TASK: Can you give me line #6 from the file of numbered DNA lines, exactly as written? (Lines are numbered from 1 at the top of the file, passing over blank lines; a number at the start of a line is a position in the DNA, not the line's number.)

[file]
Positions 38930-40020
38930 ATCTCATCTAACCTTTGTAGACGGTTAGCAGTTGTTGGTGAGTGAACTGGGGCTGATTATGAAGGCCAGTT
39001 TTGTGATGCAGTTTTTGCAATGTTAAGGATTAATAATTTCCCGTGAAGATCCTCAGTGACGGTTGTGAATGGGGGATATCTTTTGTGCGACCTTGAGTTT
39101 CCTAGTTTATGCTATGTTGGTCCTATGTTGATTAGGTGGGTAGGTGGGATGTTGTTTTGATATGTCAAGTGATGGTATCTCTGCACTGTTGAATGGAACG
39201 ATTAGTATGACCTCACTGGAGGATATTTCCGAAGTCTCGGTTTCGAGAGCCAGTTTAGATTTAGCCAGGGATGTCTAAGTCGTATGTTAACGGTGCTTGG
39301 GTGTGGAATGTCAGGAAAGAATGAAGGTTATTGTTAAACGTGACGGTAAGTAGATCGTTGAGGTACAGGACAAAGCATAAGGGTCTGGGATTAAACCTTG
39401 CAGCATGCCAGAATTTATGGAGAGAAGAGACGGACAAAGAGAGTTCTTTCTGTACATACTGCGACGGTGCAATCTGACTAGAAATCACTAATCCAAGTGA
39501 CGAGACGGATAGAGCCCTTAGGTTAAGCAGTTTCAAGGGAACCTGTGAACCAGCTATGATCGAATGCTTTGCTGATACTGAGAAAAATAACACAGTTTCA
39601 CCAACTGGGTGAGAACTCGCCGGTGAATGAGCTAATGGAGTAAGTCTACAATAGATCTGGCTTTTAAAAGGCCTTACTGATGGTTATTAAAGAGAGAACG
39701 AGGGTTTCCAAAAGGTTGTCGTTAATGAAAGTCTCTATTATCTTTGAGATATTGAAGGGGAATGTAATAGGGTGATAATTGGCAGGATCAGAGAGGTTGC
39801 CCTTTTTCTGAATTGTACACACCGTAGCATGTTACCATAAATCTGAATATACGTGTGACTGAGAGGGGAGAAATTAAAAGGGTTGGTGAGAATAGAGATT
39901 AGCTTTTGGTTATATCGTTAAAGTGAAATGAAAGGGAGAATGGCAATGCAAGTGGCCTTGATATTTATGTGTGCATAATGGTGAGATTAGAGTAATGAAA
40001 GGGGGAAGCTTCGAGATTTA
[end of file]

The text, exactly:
39301 GTGTGGAATGTCAGGAAAGAATGAAGGTTATTGTTAAACGTGACGGTAAGTAGATCGTTGAGGTACAGGACAAAGCATAAGGGTCTGGGATTAAACCTTG